Letter: Diana and charities

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THE DEATH of Diana, Princess of Wales, has undoubtedly raised awareness of the importance of donating to charity, but the overall impact on the level of public donations has not been as dramatic as supposed ("Diana's death aids charities", 11 March).

Research by the National Council for Voluntary Organisations and NOP indicates that around three million people gave to charity in response to the Princess's death, and that about a third of these individuals were encouraged to give solely because of the tragedy. Interestingly, these last appear to come from social classes C, D and E, and as such are atypical of those who give to charity on a regular basis.

It could, therefore, be argued that the Princess's death has encouraged a whole new group of people to give to charity. But even if this is the case, the long-term impact on the level of charitable donations is unlikely to be significant.

The public has donated around pounds 13m to the Diana fund to date. While this is a substantial figure, it represents only slightly more than the public donates to the voluntary sector each day of the year. In reality, donations to charity fell by 20 per cent between 1993 and 1996, from pounds 5.3bn to pounds 4.58bn.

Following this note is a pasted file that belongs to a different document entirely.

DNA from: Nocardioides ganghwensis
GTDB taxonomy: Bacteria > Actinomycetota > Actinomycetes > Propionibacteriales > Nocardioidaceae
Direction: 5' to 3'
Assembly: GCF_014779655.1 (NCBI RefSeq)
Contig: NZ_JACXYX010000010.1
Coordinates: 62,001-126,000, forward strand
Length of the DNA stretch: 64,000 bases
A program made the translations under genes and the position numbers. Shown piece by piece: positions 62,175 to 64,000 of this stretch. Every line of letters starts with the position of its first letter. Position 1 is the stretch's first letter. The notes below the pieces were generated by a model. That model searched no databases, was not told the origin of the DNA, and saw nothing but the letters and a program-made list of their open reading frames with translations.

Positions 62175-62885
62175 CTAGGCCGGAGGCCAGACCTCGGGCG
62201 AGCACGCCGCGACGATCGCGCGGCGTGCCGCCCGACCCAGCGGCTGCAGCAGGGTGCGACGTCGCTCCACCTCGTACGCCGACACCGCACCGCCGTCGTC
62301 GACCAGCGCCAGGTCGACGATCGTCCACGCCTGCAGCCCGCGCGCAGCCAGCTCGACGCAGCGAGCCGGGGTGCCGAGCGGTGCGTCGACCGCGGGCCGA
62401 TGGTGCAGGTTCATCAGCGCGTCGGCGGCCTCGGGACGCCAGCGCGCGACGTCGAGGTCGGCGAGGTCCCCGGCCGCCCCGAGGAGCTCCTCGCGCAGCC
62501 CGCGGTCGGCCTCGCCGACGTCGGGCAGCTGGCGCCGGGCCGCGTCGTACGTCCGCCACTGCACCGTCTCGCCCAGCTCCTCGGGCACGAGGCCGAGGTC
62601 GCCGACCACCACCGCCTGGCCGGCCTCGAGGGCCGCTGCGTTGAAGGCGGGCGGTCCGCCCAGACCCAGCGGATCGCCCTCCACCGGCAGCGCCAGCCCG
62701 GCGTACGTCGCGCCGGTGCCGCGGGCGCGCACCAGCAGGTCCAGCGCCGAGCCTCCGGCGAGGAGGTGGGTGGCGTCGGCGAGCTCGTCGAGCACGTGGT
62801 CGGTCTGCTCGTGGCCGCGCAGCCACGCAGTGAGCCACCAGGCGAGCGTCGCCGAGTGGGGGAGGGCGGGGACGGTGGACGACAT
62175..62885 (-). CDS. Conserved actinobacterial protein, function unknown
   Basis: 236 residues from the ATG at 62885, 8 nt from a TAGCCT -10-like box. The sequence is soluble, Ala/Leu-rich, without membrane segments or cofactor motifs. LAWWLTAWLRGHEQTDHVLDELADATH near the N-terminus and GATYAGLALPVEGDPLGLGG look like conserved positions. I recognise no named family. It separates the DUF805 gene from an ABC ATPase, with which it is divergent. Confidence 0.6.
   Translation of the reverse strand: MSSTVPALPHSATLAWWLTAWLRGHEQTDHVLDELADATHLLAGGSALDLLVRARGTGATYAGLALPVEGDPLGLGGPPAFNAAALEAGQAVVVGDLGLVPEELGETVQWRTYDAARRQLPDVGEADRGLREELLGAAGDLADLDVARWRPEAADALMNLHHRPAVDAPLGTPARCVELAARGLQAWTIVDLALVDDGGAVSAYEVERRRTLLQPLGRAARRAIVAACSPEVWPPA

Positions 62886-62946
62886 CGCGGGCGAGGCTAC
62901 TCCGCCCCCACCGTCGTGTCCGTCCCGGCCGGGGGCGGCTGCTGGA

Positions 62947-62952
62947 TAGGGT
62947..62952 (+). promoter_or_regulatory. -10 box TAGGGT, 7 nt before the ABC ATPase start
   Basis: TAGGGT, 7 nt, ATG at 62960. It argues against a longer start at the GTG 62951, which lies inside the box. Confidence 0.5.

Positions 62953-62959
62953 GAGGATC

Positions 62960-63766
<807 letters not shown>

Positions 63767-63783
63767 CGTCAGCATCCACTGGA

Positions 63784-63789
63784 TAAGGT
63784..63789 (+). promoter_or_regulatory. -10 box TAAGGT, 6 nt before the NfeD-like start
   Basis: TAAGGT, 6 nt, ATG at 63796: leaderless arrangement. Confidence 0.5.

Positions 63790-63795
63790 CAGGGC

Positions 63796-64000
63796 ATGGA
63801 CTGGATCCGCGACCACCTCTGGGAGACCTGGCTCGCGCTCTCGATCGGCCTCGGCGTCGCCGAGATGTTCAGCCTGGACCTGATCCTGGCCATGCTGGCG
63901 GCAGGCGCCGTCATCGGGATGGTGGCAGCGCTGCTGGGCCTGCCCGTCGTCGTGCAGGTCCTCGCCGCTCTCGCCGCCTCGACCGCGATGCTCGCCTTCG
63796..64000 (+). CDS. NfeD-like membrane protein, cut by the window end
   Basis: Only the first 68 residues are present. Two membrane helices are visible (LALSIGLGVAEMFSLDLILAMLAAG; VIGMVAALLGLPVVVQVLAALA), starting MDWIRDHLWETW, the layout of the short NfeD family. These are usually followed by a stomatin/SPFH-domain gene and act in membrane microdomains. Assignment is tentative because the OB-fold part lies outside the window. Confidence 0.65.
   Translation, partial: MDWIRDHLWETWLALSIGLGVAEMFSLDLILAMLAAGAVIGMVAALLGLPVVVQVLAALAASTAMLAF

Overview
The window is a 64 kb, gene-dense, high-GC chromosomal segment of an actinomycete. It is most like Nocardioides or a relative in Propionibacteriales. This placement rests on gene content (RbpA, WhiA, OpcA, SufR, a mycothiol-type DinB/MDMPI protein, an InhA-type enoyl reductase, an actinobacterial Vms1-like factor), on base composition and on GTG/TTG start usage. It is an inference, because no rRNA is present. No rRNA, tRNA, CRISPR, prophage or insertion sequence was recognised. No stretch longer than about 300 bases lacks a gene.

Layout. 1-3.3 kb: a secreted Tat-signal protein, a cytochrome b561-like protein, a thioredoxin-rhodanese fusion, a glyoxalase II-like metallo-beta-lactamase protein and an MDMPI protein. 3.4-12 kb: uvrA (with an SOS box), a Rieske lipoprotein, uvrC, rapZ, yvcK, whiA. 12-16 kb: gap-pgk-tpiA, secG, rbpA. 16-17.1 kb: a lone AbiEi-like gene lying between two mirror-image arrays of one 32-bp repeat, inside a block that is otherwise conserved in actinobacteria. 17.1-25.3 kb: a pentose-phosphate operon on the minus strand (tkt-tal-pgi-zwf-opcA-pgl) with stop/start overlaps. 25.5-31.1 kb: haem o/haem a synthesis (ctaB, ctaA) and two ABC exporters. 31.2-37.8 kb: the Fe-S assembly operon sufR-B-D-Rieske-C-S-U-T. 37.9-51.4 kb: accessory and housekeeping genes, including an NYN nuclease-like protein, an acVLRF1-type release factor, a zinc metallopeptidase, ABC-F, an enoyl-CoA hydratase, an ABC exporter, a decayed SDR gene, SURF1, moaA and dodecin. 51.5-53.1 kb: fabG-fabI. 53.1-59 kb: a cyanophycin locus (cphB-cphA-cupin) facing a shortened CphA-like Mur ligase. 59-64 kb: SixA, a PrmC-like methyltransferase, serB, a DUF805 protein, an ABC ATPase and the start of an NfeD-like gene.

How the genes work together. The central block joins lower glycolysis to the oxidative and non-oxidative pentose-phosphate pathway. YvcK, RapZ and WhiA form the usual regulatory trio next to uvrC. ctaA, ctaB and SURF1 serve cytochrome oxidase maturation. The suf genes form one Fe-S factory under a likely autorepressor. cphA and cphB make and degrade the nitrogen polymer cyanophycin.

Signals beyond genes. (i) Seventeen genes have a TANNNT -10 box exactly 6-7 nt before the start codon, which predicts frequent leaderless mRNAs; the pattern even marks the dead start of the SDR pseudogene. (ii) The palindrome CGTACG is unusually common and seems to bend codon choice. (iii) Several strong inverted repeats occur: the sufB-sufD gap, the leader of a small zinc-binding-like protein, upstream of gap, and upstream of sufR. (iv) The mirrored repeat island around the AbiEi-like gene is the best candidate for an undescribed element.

It is therefore encouraging that the trustees are committed to consulting with charities and voluntary organisations to ensure that, in the longer term, as wide a range of causes as possible are able to benefit from the new fund. The charity sector has had a difficult time of it in recent years, and any new funds that can be generated will be very welcome.

STUART ETHERINGTON

Chief Executive

The National Council for Voluntary Organisations

London N1

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